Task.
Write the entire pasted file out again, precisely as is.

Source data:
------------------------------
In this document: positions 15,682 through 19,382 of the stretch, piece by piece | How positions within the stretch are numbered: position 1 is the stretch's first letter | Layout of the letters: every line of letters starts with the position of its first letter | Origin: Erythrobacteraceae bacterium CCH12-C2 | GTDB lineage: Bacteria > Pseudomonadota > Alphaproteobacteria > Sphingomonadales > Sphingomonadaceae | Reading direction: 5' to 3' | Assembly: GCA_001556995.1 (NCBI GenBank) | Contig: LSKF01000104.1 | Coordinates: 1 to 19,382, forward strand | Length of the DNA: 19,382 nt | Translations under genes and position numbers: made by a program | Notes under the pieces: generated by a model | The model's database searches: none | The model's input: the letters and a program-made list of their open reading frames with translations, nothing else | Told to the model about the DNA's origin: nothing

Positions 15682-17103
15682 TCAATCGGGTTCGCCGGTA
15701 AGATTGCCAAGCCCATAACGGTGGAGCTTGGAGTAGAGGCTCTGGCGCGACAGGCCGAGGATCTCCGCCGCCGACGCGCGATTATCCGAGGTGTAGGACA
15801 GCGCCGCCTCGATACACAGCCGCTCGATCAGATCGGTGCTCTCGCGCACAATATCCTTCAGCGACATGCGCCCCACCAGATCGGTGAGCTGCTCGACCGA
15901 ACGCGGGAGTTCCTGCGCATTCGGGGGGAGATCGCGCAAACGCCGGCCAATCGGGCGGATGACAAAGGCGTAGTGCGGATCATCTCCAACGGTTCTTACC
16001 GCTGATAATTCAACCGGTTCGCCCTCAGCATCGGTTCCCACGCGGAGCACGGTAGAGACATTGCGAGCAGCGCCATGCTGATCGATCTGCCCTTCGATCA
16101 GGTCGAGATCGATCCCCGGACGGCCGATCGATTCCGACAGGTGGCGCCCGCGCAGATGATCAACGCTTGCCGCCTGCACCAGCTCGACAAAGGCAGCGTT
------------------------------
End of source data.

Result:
In this document: positions 15,682 through 19,382 of the stretch, piece by piece | How positions within the stretch are numbered: position 1 is the stretch's first letter | Layout of the letters: every line of letters starts with the position of its first letter | Origin: Erythrobacteraceae bacterium CCH12-C2 | GTDB lineage: Bacteria > Pseudomonadota > Alphaproteobacteria > Sphingomonadales > Sphingomonadaceae | Reading direction: 5' to 3' | Assembly: GCA_001556995.1 (NCBI GenBank) | Contig: LSKF01000104.1 | Coordinates: 1 to 19,382, forward strand | Length of the DNA: 19,382 nt | Translations under genes and position numbers: made by a program | Notes under the pieces: generated by a model | The model's database searches: none | The model's input: the letters and a program-made list of their open reading frames with translations, nothing else | Told to the model about the DNA's origin: nothing

Positions 15682-17103
15682 TCAATCGGGTTCGCCGGTA
15701 AGATTGCCAAGCCCATAACGGTGGAGCTTGGAGTAGAGGCTCTGGCGCGACAGGCCGAGGATCTCCGCCGCCGACGCGCGATTATCCGAGGTGTAGGACA
15801 GCGCCGCCTCGATACACAGCCGCTCGATCAGATCGGTGCTCTCGCGCACAATATCCTTCAGCGACATGCGCCCCACCAGATCGGTGAGCTGCTCGACCGA
15901 ACGCGGGAGTTCCTGCGCATTCGGGGGGAGATCGCGCAAACGCCGGCCAATCGGGCGGATGACAAAGGCGTAGTGCGGATCATCTCCAACGGTTCTTACC
16001 GCTGATAATTCAACCGGTTCGCCCTCAGCATCGGTTCCCACGCGGAGCACGGTAGAGACATTGCGAGCAGCGCCATGCTGATCGATCTGCCCTTCGATCA
16101 GGTCGAGATCGATCCCCGGACGGCCGATCGATTCCGACAGGTGGCGCCCGCGCAGATGATCAACGCTTGCCGCCTGCACCAGCTCGACAAAGGCAGCGTT